Sid Laverents died of pneumonia on May 6th at the age of 100. Who was Sid Laverents, you ask? From his New York Times obituary:
Mr. Laverents was a jack of many trades, a perpetual self-inventor. He played a dozen instruments and supported himself through the Depression as a vaudevillian one-man band; he was also a sheet metal worker who helped build World War II airplanes, a self-published writer, a Fuller Brush salesman, a sign painter, a carpenter and an aircraft engineer.
But he was best known for the more than 20 movies he made from 1959 until his death, as a member of the San Diego Amateur Moviemakers Club. They included nature films ( one about snails, filmed in his backyard), goofy comedies (“It Sudses and Sudses and Sudses,” a “Sorcerer’s Apprentice”-like tale about canisters of shaving cream run amok in the bathroom) and deadpan autobiographical stories, including “The Sid Saga,” a four-part look at his own life, completed in his 80s.
Laverents’ movie Multiple Sidosis was included in the National Film Registry in 2000, when Laverents was 92. You can watch it, below. But be forewarned, things don’t start rockin’ until halfway through the movie.
This brought to mind another, contemporary musician, Theresa Andersson, who is something of a one-woman band herself, in the true old-fashioned sense of the term. (Via Booooooom!).
I don’t know — I’m just so freakin’ charmed by them both. May the one man (ahem, person) band live on.
*CAA Study finds over-reliance on part-time faculty in American higher education.
*New York Times looks at how artists are adjusting to economic hardship.
*Edward Winkleman asks his readers why the view that art is ‘unmasculine’ still persists?
*Chicago artist and illustrator Lauren Nassef’s “A Drawing a Day” still going strong.
*Joanne Mattera bites back after receiving a cease and desist letter warning her not to write about vanity galleries (a.k.a. ‘pay to show’ schemes).
*Chicagoist’s report on the Society for News Design’s conference and discussions about what’s happening in the Chicago journalism scene. Very interesting write-up here, including follow-up comments.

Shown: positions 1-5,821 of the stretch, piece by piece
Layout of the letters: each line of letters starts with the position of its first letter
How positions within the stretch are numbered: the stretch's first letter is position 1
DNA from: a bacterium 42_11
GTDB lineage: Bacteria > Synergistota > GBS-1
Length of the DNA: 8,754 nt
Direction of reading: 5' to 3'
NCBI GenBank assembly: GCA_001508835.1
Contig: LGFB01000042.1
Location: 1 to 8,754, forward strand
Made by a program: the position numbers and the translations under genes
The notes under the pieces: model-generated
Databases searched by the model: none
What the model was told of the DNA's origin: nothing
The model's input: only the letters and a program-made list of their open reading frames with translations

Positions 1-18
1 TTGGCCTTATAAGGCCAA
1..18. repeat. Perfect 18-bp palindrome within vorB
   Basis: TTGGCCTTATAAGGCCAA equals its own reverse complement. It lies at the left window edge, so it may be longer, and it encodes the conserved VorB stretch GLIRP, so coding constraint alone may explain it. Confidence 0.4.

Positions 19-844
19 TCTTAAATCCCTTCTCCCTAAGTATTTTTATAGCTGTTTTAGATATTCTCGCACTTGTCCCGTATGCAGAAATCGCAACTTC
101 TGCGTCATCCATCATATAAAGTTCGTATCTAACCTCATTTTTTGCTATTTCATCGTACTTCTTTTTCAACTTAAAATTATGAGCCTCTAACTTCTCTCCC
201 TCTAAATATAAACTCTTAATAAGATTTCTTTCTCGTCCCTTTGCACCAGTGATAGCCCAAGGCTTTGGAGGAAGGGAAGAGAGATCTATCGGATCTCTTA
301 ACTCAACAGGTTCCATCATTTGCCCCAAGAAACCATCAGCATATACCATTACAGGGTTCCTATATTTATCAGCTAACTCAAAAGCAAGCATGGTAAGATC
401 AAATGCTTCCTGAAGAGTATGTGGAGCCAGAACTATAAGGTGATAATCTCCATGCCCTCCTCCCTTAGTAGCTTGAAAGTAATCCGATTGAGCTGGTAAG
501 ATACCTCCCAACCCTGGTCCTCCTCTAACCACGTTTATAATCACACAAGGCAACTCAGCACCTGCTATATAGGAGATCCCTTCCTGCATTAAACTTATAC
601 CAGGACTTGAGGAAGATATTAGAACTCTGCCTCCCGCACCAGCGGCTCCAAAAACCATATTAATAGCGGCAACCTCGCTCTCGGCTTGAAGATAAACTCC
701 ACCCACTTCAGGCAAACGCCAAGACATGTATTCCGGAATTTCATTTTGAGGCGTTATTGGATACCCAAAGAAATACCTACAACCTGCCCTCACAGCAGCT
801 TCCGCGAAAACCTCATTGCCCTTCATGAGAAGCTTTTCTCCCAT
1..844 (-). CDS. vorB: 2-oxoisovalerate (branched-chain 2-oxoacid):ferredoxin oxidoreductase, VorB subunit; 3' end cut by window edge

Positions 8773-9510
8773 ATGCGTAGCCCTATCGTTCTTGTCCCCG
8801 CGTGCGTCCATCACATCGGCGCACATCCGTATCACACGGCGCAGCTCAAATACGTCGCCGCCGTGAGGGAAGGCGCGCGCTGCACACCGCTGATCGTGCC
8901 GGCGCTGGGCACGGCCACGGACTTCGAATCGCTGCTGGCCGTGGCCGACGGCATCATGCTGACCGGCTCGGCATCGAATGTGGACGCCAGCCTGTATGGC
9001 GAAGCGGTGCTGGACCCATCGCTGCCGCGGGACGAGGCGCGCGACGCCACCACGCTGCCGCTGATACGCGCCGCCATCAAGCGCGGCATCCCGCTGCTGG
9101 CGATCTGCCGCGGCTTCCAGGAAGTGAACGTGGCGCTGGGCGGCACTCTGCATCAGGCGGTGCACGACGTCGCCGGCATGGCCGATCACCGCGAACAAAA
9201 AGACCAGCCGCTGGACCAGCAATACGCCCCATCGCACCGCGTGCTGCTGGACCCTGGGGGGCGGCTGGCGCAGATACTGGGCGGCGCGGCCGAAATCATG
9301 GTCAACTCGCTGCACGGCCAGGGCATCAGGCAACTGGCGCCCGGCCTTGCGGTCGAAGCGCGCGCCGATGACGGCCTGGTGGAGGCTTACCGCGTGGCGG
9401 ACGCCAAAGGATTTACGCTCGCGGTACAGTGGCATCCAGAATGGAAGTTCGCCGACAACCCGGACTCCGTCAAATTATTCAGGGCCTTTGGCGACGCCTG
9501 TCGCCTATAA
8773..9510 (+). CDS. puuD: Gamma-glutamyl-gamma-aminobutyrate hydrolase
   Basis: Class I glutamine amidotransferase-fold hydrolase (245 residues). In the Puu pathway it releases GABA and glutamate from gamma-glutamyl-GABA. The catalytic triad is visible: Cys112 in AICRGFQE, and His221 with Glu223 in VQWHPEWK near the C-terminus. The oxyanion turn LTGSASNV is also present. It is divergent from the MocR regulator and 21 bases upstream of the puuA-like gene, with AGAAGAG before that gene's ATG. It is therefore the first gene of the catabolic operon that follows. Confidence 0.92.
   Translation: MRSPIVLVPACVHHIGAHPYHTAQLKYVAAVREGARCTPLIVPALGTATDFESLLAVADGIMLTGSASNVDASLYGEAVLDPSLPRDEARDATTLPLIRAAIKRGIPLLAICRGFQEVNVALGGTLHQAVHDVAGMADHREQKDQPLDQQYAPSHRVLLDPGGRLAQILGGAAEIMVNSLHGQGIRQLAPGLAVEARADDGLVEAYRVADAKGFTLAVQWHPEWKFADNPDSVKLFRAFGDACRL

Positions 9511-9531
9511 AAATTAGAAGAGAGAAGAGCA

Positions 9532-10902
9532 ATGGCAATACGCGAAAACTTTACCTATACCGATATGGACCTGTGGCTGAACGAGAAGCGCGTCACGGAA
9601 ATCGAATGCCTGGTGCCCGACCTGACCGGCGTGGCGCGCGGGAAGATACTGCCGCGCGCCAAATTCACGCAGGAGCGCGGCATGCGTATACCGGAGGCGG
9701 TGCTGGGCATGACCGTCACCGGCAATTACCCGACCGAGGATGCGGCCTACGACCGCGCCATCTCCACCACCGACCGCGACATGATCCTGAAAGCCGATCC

*”The practice of art gets the criticism it deserves”–Great piece on how the internet is changing critics and art criticism by John Haber.
*Another good read on the above topic: “Arts Writing and ‘The New Thing'” at Peripheral Vision. (Meg has also twittered numerous of-the-moment links on the topic of arts journalism this past week, make sure to check those out too).
That’s all for now. I’m off to see Several Silences at The Renaissance Society.
The Future Is Now*
*And by now we mean in the 22nd century, which is just one number away really. The future is important to artsits since many of us are closet geeks and we like to know what tech we will be unable to afford in 2018.
The Apple future is oddly like the 1984 commercial you know: single minded, simple and dictatorial just with shinny white walls and a rainbow circle that hypnotizes you.
This morning I found an email from Richard Holland that simply stated “utterly awesome” with a link. I clicked on the link and found myself at the home page for the film Sita Sings the Blues. I had seen the movie poster while I was at the Gene Siskle Film Center and had thought about seeing it based on the animation. But as usual I was too lazy and forgot about it. On the front page you are greeted with a letter to the audience: “I hereby give Sita Sings the Blues to you. Like all culture, it belongs to you already, but I am making it explicit with a Creative Commons Attribution-Share Alike License. Please distribute, copy, share, archive, and show Sita Sings the Blues. From the shared culture it came, and back into the shared culture it goes.” The film came about when Nina Paley was dumped by her husband after he had moved to India via e-mail. The film is a recreation of the Indian story The Ramayana.
Wired has a great interview with Nina Paley:
Wired: What is your movie about?
Nina Paley: Sita Sings the Blues is a musical, animated personal interpretation of the Indian epic the Ramayana. The aspect of the story that I focus on is the relationship between Sita and Rama, who are gods incarnated as human beings, and even they can’t make their marriage work [laughs].
Wired: And that ties in with the film’s second narrative.
Paley: Right, and then there’s my story. I’m just an ordinary human, who also can’t make her marriage work. And the way that it fails is uncannily similar to the way Rama and Sita’s [relationship fails]. Inexplicable yet so familiar. And the question that I asked and the question people still ask is, “Why”? Why did Rama reject Sita? Why did my husband reject me? We don’t know why, and we didn’t know 3,000 years ago. I like that there’s really no way to answer the question, that you have to accept that this is something that happens to a lot of humans.
Wired: And this whole movie was rendered on a laptop?
Paley: I started on a G4 titanium laptop in 2002. I moved to a dual 1.8-GHz tower in 2005, moved again to a 2-by-3-GHz Intel tower December 2007, with which I did the final 1920 x 1080 rendering.
view the entire interview here.
I just downloaded it and am looking forward to watching it after the Blackhawks play the Red Wings tonight. Yeah, I like sports.
I found this really cheesy commercial from the Art Institute while I was searching for a video of Sol Lewitt on Youtube. It was made in 1988 to commemorate the Daniel F. and Ada L. Rice Building. I sort of wish that this music would play in the lobby as you bought your tickets.